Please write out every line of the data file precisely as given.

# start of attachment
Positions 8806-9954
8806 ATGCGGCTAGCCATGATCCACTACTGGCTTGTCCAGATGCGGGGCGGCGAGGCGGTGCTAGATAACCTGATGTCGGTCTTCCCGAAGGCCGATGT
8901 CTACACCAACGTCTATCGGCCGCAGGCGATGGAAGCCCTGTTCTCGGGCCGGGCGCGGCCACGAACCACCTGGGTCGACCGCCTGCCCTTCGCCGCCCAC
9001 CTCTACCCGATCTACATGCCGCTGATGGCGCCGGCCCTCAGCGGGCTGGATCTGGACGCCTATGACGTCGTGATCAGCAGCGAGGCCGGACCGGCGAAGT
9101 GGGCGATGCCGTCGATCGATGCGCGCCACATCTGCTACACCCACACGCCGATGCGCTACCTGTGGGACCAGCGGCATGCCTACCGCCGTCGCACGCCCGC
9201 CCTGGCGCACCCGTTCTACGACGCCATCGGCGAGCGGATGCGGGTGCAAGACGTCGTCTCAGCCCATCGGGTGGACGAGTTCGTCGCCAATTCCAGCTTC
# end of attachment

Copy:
Positions 8806-9954
8806 ATGCGGCTAGCCATGATCCACTACTGGCTTGTCCAGATGCGGGGCGGCGAGGCGGTGCTAGATAACCTGATGTCGGTCTTCCCGAAGGCCGATGT
8901 CTACACCAACGTCTATCGGCCGCAGGCGATGGAAGCCCTGTTCTCGGGCCGGGCGCGGCCACGAACCACCTGGGTCGACCGCCTGCCCTTCGCCGCCCAC
9001 CTCTACCCGATCTACATGCCGCTGATGGCGCCGGCCCTCAGCGGGCTGGATCTGGACGCCTATGACGTCGTGATCAGCAGCGAGGCCGGACCGGCGAAGT
9101 GGGCGATGCCGTCGATCGATGCGCGCCACATCTGCTACACCCACACGCCGATGCGCTACCTGTGGGACCAGCGGCATGCCTACCGCCGTCGCACGCCCGC
9201 CCTGGCGCACCCGTTCTACGACGCCATCGGCGAGCGGATGCGGGTGCAAGACGTCGTCTCAGCCCATCGGGTGGACGAGTTCGTCGCCAATTCCAGCTTC